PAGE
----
Afinia’s H800 3D Printer is Way Bigger!

By on January 1st, 2015 in printer

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Afinia has launched their latest 3D printer, the H800, which is larger and includes some interesting new features. 

The H800’s main claim to fame would be its significantly larger build volume. Their previous flagship model, the H480, has a build volume of 127 x 127 x 127mm, whereas the new model is up to 254 x 203 x 203mm. That’s a volume increase of 5.12X!

But there’s a lot more to this upgrade. 

The H800 includes a HEPA filtration system to remove odors and hopefully the questionable nanoparticles emitted by most filament-based 3D printers while they’re operating. We’re hoping this feature becomes standard on all personal 3D printers in the future. 

The H800 also prints faster, said to be 30% faster, with 0.1mm layers. The unit now includes a fully enclosed cabinet to retain heat and increase printing reliability. 

As with the H480, the H800 also includes one of the smartest systems for generating breakaway support material you’ll find and a platform leveling system. The system is designed to be immediately useful upon unboxing.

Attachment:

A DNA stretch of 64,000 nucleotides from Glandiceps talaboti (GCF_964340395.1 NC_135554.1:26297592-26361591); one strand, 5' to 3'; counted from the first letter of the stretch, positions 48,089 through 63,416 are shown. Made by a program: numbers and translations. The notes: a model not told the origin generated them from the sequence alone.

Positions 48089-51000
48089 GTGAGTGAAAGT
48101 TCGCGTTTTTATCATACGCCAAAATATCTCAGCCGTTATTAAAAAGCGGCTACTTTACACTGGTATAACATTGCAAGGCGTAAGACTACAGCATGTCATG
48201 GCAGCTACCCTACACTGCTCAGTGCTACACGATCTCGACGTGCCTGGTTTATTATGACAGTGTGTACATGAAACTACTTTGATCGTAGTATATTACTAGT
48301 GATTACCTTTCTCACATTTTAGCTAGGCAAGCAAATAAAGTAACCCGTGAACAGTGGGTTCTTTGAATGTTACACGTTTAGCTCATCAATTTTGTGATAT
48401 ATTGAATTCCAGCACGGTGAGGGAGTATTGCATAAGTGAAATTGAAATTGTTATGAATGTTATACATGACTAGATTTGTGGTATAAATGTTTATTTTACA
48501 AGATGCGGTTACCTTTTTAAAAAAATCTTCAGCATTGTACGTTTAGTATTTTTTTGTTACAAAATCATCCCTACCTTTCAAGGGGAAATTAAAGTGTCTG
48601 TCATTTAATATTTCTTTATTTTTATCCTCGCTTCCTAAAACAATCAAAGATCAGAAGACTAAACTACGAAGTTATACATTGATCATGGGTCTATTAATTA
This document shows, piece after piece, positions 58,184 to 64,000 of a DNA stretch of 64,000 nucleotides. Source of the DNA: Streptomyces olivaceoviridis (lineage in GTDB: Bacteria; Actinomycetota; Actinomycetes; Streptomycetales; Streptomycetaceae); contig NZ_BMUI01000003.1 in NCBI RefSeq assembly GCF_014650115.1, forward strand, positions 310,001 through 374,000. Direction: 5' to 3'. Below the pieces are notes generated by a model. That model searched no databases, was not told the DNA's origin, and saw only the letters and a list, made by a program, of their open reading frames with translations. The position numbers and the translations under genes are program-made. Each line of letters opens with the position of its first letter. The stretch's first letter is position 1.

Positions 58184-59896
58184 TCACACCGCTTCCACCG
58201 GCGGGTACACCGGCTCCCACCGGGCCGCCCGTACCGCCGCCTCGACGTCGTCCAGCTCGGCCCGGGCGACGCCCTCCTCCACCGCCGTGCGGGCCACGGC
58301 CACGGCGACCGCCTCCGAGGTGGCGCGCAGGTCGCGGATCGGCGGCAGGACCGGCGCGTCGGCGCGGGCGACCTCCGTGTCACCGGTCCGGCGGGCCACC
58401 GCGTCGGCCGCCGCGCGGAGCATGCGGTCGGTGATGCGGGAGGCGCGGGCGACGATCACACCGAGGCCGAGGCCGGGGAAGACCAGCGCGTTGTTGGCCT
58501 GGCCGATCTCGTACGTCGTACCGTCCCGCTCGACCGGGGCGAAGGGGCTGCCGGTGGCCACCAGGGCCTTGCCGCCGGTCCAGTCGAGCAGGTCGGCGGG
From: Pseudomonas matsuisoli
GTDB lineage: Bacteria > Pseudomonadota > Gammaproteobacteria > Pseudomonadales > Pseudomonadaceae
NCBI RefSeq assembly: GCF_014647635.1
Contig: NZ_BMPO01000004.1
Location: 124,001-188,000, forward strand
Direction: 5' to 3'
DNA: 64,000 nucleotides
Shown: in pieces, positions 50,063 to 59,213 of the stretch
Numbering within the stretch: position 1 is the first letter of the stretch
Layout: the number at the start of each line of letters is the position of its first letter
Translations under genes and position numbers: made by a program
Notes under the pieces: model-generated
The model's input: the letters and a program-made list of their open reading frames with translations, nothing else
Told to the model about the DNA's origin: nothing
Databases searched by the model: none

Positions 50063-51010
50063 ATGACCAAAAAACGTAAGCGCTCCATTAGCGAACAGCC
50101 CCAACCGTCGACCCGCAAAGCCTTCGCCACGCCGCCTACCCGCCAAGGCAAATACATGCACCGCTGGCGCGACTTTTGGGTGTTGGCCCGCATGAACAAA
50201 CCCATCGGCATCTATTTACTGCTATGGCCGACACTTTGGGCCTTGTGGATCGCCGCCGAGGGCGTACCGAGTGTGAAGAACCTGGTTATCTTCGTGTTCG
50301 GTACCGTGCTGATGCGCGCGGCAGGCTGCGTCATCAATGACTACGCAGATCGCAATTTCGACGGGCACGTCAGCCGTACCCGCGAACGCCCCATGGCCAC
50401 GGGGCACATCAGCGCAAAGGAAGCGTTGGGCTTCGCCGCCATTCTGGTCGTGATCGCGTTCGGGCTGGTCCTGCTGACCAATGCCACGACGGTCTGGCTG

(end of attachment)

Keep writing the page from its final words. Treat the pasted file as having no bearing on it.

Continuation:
Afinia has been battling with Stratasys over the use of the latter’s patented 3D printing processes. Afinia has been defending against the claims, and in fact one of them has been dropped by Stratasys. Meanwhile, it’s interesting to note that the H800’s fully-enclosed chamber appears to us to be a bit technologically closer to one of Stratasys’ patents that relates to heat control during printing operations, U.S. Patent No. 5,866,058 “METHOD FOR RAPID PROTOTYPING OF SOLID MODELS”.

The H800 is unfortunately not yet available for purchase, but you can add yourself the the waiting list. As of this writing, there are no pricing details, but it’s pretty clear the price will be somewhat higher than the H480’s USD$1,299. 

Via Afinia

By Kerry Stevenson

Kerry Stevenson, aka "General Fabb" has written over 8,000 stories on 3D printing at Fabbaloo since he launched the venture in 2007, with an intention to promote and grow the incredible technology of 3D printing across the world. So far, it seems to be working!